A 120-year-old startup

The ability of small RAN vendors to challenge the might of Ericsson, Huawei and Nokia is often in doubt. For all the talk of open RAN specialists, the industry giants do not have many obvious gaps or deficiencies in their product portfolios. Last year, they spent a combined $31 billion on research and development. They are embedded in telco infrastructure globally.

NEC is no ordinary midsized challenger, though. It is, for a start, part of a Japanese conglomerate employing about 115,000 people and generating more than $26 billion in annual sales. This, combined with its enthusiasm for the new, puts it in a unique position, thinks Lopez.

"You have emerging vendors that move fast and are innovative and don't usually have the scale to manage large deployments, but they are open whereas the traditional vendors are usually more closed," he says. "We see ourselves as the best of both worlds. We're effectively a 120-year-old startup."

The Japanese company evidently lacks the R&D muscle of Huawei, investing a total of $1 billion across various activities last year. Unlike either Huawei or Ericsson, it does not have its own silicon unit for RAN chips. To compensate, and in the true spirit of open RAN collaboration, it is partnering with silicon specialists such as Intel and Xilinx on product development. It has also focused initial efforts on a few select areas.

The first was a massive MIMO (meaning lots of antennas) 5G radio unit, now deployed at both Rakuten and NTT DoCoMo and set for rollout by Vodafone UK. The model advertised by Rakuten in August last year came with 32 transmitters and 32 receivers, weighed less than 22 kilograms, provided throughput of up to 1.7 Gbit/s and could support a wideband channel of 100MHz, all of which made it made it look like a competitive alternative to the big kit vendors at the time. Tareq Amin, Rakuten Mobile's chief technology officer, also reckoned it cost half as much.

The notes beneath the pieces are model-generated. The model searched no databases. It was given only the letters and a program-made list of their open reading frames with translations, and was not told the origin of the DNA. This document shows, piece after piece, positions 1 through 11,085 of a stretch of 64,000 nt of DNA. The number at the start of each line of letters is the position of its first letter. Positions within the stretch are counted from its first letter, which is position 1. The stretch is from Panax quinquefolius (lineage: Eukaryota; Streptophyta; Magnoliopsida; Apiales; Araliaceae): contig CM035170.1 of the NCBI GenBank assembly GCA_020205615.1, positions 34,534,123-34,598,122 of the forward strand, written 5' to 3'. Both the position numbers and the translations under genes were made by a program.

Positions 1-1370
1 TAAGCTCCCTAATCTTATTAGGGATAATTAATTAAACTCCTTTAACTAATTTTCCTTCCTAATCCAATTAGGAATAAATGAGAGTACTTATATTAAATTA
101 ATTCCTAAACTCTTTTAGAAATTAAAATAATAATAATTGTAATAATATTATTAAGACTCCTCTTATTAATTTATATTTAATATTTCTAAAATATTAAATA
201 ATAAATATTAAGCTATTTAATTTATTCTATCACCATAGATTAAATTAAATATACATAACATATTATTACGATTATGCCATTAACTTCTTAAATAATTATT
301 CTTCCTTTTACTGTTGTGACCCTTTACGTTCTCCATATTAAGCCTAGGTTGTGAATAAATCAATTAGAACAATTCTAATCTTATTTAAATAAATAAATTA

"That was probably best in class in the market in terms of performance, even compared with traditional ones, and it was deployed in Tokyo, in very urban and dense environments," says Lopez. "And that drew attention to NEC and soon enough we ended up with requests from other operators that were interested in open RAN but didn't quite know if it was ready for showtime."

Figure 2: NEC in headline figures (Source: NEC) (Source: NEC)

The main highlight since then has been the standalone 5G core, also developed in response to Rakuten demands. Unlike the Cisco product that Rakuten used before announcing it would switch vendor, the NEC core is cloud-native, insists Lopez. That would mean it can be hosted in various settings, including the public cloud.

As a fully converged core, NEC's can also handle both the standalone and non-standalone variants of 5G technology, along with older 4G services, according to the NEC executive. "We think it is probably one of the first cores available commercially that has those characteristics," he says.

Next in line from the NEC 5G factory is RAN software for the distributed unit (DU), the part of the open RAN network that handles baseband processing. Few details are available at this stage (a full launch is planned for next year's Mobile World Congress), but US chipmaker Qualcomm revealed plans for a DU partnership with NEC just last month. Until now, NEC's radio units have relied on software from the likes of Altiostar (now a Rakuten subsidiary) or a big kit vendor. Next year, it will be able to market an in-house alternative.

Plugging the gaps

As it plugs the gaps in its portfolio, NEC starts to look more like a big 5G supplier that can meet all a telco's various needs. No doubt, it is a long way from having the portfolio breadth of an Ericsson, Huawei or Nokia. But it will be able to tick many of the important boxes: massive MIMO units, RAN software, core network tools and, through Netcracker, many of the supporting IT systems.